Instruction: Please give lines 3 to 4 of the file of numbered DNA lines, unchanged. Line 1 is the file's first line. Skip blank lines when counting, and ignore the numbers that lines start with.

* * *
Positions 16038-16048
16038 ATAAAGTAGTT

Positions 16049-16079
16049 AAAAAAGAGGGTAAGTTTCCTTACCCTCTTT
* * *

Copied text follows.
Positions 16049-16079
16049 AAAAAAGAGGGTAAGTTTCCTTACCCTCTTT